I have never been a big fan of Jane Eyre. I think it stems back to my childhood when I was terrified of everything. Not much has changed for me in that department, and therefore I very rarely seek out a film with excessive suspense or with a horror undertone, such as Jane Eyre. The classic piece of literature by Charlotte Brontë has been interpreted into film countless times, and the fact that the book is so well loved makes many in the audience forgive the redundancy of its remakes. However, how can a director possibly make something new out of such a classic? It is hardly worn out, and yet there are only so many ways you can depict plane Jane and her dashing costar heartthrob/bad boy Rochester.
I can’t remember much from the other Jane Eyre films that I have seen–just that they all seemed very dark and rainy and that a lot of scary things happened in the house. I did of course remember the source of the scary happenings, and thus I was able to watch this film with little fear, even though I couldn’t exactly recall what was about to happen next.
Jane Eyre (Mia Wasikowska) is a typical heroine at first description, but her continued presence shows you how much of a novelty she really is and how she has possibly shaped the very idea of feminism itself. She had strength, even as a child, and had to endure such oppressions that her triumph in spite of them is a sure testament to her character.
Orphaned at a young age, she is sent to live with her aunt, who despises her and sends her off to a girls’ school the first chance she gets. This is your typical boarding school where dropping a slate in class results in public humiliation, and girls are constantly being hit with a stick. I appreciated that in this rendition of the film, they did not dwell heavily on her mistreatment in either her aunt’s home or the school. They showed enough that we understood, but did not draw it out and then call it entertainment and drama.
Once she is grown, the story is a bit confusing to me. They show much of the film in flashback form. The beginning of the film is of Jane wandering the moor in a state of extreme sadness, whereupon she finds herself at the door of a pastor (Jamie Bell) and his sisters, who take her in and care for her. I did not remember this part of the story in the least bit, and because it jumped around a bit, I wasn’t exactly sure who was who or what was going on until quite a ways into the film. For someone who can’t even recall if I had to read the book for school, let alone the basic plot line, I think it is safe to say that I came at this film pretty blind, and upon finding the opening timeline difficult to follow, felt that this is a definite problem in the scripting department. It is possible that they created the film under the pretext that everyone has read the book, but clearly, those of us who are pretty sure that we haven’t are going to have a difficult time sorting things out until Jane gets to Thornfield and the real meat of the story begins to happen.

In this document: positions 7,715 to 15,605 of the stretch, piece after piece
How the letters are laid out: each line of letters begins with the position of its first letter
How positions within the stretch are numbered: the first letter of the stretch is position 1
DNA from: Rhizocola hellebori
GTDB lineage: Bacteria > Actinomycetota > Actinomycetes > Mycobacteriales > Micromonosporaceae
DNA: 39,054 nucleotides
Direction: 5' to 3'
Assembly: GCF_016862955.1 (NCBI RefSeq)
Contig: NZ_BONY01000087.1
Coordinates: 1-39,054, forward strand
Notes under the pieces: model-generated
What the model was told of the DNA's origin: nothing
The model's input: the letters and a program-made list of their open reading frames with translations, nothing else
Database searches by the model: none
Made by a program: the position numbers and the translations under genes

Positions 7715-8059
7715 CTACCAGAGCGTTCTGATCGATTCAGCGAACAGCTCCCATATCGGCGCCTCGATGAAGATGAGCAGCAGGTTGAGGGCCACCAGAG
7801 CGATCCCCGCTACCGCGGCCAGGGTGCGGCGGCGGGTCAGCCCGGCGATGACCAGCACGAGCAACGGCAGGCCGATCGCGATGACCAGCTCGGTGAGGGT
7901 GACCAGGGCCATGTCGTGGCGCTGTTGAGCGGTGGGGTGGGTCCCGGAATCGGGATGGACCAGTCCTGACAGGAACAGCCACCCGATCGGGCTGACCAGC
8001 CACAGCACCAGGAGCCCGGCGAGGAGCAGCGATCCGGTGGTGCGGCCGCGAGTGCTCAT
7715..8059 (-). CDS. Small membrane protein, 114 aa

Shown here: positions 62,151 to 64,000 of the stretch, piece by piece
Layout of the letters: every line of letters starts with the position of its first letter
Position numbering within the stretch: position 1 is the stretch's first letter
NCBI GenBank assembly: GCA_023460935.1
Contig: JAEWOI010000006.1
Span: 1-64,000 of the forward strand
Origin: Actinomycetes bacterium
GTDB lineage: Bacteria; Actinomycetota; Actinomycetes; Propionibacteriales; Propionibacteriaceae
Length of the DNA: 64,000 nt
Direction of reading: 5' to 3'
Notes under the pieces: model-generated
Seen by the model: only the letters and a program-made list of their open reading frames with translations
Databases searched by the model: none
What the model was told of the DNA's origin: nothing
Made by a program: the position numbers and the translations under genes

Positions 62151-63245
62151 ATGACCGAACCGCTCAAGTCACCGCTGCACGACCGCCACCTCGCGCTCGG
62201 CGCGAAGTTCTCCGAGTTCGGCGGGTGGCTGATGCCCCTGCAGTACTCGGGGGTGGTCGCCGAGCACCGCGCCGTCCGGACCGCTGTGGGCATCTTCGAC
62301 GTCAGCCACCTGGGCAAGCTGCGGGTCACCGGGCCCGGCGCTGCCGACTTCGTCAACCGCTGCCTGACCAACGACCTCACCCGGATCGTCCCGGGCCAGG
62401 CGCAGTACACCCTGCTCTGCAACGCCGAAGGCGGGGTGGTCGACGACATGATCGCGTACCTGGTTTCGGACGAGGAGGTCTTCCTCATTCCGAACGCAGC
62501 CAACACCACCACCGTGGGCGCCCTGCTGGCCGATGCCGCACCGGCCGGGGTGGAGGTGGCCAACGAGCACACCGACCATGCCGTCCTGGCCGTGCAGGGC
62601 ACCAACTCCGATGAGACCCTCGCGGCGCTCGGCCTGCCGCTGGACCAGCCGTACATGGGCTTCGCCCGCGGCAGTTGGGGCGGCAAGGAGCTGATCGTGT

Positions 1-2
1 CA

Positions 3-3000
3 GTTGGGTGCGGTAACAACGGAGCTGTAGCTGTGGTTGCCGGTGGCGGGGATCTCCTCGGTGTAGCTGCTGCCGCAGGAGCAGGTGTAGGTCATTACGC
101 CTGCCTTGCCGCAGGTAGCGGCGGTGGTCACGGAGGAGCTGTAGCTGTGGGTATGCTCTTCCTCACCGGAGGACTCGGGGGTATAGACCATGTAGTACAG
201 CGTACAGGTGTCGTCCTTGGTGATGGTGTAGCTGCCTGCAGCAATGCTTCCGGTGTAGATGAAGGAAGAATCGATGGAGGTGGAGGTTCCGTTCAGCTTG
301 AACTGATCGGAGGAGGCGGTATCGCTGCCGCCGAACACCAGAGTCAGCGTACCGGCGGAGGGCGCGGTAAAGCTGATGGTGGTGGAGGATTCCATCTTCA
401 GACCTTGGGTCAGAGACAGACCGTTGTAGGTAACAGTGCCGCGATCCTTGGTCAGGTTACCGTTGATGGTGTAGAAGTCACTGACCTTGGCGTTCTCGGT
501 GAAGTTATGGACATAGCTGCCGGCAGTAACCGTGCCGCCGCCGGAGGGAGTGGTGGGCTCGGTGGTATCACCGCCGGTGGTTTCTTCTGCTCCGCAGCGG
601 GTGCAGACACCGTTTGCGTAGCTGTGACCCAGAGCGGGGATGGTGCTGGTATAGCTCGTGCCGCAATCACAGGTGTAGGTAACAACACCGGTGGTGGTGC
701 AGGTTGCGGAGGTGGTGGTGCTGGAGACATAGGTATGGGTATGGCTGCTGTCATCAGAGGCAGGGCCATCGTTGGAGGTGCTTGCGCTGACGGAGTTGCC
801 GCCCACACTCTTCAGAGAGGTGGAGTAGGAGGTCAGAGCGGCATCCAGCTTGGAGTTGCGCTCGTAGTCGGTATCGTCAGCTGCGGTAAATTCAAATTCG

Thornfield is the home that Jane moves to after leaving her school at the age of 18. She is to be a governess to a pretty French girl and it is here that she falls in love with dashing and abrasive Mr. Rochester (Michael Fassbender). Although they are in completely different social standings, Jane’s upbringing had a likelihood of being in contact with very few men and thus she falls quite hard, quite fast. Although he tests her wit in a very rude manner on their first two meetings, she succeeds quite well in responding and his interest is peaked.
The chemistry between Wasikowska and Fassbender is palpable–similar to that between Brad Pitt and Angelina Jolie in Mr. and Mrs. Smith. It is their performances that really make the film. They bring much to their characters, and although much context is given to them to perform, they do it extreme justice. I am led to believe that the novel is narrated by Jane, but the film is not, and thus Wasikowska was left the difficult task of communicating pages and pages of her character’s thoughts on only her face. Their performances are especially good in the proposal scene, which was my favourite by far in the film.
If you haven’t seen Jane Eyre, have not read Jane Eyre, or know little to nothing about it, I will say no more about the plot and how certain aspects were handled. There was one exchange involving a white dress and then a shocking revelation that seemed very rushed and was a slight let-down (and if you know the story, I hope you understand the reference). However, the costume design and acting were all top notch and if you have the two hours to spare, I would certainly recommend that you watch yet another rendition of Charlotte Brontë’s masterpiece.